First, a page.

When opened, the new line did not extend as far as Boxmoor; relations between the Hemel Hempstead Company and the LNWR (which had absorbed the London and Birmingham Railway in 1846) were difficult and agreement to connect to the main line at the southern end was not reached. Instead, the terminus for the Hemel line was originally Hemel Hempsted[notes 1] (known locally as the Midland Station), the main passenger facility within the town, which stood on the site of a modern housing development, opposite the Midland Hotel, which still exists. The section of line south of this remained disused until 1880, when the Midland Railway opened the line to provide coal trains to the Duckhall gasworks near to Boxmoor.[11] A connection was constructed as far as the LNWR sidings at Boxmoor; the Nickey Line ran along a cutting, rising up to the main line level and under the northernmost arch of the Roughdown Road bridge. Midland Railway trespass notice was affixed to this bridge, indicating the limit of extent of the company's property. The Nickey Line was connected to the Boxmoor goods yard via a turntable, but the LNWR removed it in 1897, severing the connection with the main line.[12]

The Midland Hotel, opposite the former site of Hemel Hempsted[notes 1] station; the grass area in front of the hotel covers the original bridge over the former line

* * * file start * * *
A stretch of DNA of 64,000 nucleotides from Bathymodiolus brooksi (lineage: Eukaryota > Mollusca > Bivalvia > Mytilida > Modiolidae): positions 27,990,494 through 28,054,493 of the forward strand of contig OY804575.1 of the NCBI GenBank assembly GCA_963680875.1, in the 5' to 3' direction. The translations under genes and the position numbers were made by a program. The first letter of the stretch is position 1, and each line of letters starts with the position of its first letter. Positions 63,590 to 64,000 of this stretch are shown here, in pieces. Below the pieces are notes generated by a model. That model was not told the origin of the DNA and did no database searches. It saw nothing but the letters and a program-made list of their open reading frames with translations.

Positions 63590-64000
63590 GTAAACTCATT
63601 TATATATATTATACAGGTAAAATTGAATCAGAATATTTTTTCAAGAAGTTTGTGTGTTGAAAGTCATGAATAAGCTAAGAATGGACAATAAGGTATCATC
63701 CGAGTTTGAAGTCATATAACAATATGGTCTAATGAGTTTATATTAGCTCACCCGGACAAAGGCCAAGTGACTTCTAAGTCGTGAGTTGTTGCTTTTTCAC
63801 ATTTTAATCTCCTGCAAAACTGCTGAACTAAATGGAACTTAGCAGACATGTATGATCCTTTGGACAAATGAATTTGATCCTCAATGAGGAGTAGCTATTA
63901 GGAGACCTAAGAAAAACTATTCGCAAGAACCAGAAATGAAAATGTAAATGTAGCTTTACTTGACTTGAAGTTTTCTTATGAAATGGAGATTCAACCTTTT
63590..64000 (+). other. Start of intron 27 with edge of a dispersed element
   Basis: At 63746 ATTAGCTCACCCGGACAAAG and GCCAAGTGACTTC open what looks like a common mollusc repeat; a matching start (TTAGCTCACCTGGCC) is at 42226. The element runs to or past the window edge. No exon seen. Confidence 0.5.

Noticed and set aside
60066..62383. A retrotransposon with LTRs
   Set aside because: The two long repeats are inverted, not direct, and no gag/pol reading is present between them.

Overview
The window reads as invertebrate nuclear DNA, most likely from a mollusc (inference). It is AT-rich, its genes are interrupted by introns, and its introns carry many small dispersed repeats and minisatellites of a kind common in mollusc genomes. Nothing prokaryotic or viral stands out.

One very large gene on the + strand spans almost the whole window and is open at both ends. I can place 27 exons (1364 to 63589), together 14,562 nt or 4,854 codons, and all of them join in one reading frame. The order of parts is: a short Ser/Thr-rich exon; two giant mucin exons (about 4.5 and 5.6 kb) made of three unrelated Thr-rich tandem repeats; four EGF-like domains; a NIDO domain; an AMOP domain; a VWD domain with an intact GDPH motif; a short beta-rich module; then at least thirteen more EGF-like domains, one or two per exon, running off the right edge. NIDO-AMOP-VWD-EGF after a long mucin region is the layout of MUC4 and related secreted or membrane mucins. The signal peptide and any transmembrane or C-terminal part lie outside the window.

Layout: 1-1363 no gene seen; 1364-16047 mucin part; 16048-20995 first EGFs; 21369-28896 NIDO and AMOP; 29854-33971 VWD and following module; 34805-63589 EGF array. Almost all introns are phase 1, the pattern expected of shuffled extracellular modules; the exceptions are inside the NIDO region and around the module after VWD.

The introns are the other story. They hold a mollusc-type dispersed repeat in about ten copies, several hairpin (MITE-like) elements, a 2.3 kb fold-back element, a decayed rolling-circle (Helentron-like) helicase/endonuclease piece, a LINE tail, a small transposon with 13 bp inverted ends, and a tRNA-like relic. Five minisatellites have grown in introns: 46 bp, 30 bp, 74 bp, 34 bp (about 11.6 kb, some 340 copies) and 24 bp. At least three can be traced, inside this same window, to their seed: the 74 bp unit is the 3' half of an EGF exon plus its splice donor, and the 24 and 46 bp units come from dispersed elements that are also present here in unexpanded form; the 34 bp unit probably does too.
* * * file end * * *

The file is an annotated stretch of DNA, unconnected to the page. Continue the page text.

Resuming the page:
The LNWR operated a regular horse bus service to transport passengers from the town centre to the main line station at Boxmoor to take trains to London Euston, but passengers were able to reach London St Pancras more quickly via the Hemel Hempstead Company's line. Rivalry increased when the Hemel Hempstead Motor Car Company started to run a motor bus service to Boxmoor, later taken on by the LNWR in place of its equestrian service.[13] In 1906 the Midland Railway extended passenger services along the Nickey Line as far as Heath Park Halt, a high-level station which was located on a viaduct extending across Marlowes, close to the present-day site of the former Kodak headquarters building.[11] Additional halts were built on the line at Beaumont's Halt and Godwin's Halt.[14] The company rivalry grew intense, and on one occasion track was lifted by angry L&NWR workers at Boxmoor to prevent a goods train that had travelled along the Midland Railway from completing the journey to Boxmoor.[citation needed]